If you’re quickly traveling to and from a given place (say, to the pharmacy or grocery store), our experts recommend using hand sanitizer before and after entering those enclosed spaces. And if you don’t have or didn’t use wipes, you should use it when getting on and off subways, buses, and planes, too —especially before touching your face. According to Hirschwerk, “hand hygiene” is just as important now as it was in the early days of the pandemic, especially if you’re traveling or commuting to “areas where there are crowds of people in indoor spaces that aren’t well ventilated.” These spaces, he says, are the subject of “ongoing attention and concern” in the medical community.
Strategist writer Tembe Denton-Hurst has written about how Megababe’s FDA-approved hand sanitizer, which has a vegan formula with 62 percent ethyl alcohol (the FDA says sanitizers are only effective if they contain 60 percent alcohol or more), is pretty consistently available and won’t dry out your hands. For more hand sanitizers, head here.
According to all of the doctors, it should go without saying that if you feel sick (currently recognized symptoms of COVID-19 include fever, cough, shortness of breath, fatigue, nausea, and a loss of taste and smell), you shouldn’t be going anywhere at all. “The CDC’s recommendation remains clear,” Hirschwerk told us. “If you have an illness, you should not be in an area that can affect other individuals.” Even if you feel sick and want to see your doctor, you should always call their office first for advice on whether you should be leaving your house.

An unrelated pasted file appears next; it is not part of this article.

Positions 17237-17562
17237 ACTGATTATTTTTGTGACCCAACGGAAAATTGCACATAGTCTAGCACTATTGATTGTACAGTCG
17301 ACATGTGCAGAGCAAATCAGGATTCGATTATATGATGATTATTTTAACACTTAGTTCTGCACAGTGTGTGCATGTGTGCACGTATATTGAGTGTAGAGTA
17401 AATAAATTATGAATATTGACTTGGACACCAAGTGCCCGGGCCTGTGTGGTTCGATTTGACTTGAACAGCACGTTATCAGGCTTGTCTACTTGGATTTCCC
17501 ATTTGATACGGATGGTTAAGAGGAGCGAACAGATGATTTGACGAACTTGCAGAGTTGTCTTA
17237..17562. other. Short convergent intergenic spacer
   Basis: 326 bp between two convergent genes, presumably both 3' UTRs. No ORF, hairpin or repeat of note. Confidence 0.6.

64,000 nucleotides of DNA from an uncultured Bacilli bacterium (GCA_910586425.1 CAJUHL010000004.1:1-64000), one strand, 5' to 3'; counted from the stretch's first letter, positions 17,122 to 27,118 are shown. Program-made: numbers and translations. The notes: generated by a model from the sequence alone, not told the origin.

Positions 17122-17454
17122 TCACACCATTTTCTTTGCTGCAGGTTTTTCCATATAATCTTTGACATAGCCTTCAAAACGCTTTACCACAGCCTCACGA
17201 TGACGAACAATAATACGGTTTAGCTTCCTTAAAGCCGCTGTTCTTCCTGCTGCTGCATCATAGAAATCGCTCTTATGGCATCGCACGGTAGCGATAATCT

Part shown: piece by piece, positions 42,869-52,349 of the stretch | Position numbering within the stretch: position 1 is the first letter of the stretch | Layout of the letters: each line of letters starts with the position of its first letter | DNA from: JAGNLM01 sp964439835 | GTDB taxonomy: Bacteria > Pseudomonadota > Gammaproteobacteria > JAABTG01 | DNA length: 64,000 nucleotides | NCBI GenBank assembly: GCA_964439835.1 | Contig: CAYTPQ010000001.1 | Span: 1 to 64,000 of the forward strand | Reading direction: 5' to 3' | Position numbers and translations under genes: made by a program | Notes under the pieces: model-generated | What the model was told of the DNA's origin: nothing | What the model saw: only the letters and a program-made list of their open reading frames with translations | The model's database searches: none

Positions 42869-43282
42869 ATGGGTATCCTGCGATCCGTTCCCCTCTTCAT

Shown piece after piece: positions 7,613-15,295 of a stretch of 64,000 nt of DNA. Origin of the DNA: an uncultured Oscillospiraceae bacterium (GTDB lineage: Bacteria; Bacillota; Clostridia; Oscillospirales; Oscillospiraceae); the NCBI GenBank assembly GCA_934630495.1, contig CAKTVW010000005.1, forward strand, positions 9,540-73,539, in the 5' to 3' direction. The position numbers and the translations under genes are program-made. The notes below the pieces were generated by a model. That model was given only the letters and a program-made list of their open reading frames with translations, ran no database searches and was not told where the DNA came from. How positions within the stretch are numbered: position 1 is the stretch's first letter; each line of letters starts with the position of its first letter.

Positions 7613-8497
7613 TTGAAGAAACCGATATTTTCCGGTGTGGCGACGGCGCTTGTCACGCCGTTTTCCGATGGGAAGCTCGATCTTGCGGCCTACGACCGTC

That said, sometimes you just have to cough or sneeze unexpectedly. When that moment does come, our doctors recommended having tissues to cough into. Both Hirschwerk and Madad told us that using proper cough etiquette during travel is essential, which is where pocket tissues come in. According to Madad, if you find yourself needing to cough while on the go, “cough or sneeze into a tissue, then throw that in the trash. If a tissue isn’t available, sneeze into your elbow.”
Once you’re back home — or, if you’re commuting to an office, once you’ve arrived — all of our experts say you should wash your hands immediately. “Every time you see a sink, use it,” Glatt implores. This advice is backed by data: According to Madad, during the 2008 swine-flu pandemic, people who washed their hands frequently saw their risk of infection reduced by between 30 and 50 percent.
As for how to wash your hands, all the doctors we talked to shared the same wisdom — wash for 20 seconds and nothing less — with Madad adding, “Use warm water, sing the ‘Happy Birthday’ song twice, and cover both sides of each hand completely.” In our guide to washing your hands, doctors told us that any standard soap is fine — and dermatologist Jennifer MacGregor actually advised to “stay clear of antibiotic cleansers, which can lead to bacterial resistance.” Mrs. Meyer’s, which we’ve called the best natural soap, has a formula full of natural ingredients that won’t strip your hands, and it even smells pleasant, too.
Depending on the airline and the country you are traveling to, you might have to carry your vaccine card with you as proof. Because they are made of paper and are pretty flimsy, it makes sense to use some sort of plastic sleeve to protect your card from accidental rips, creases, or food stains.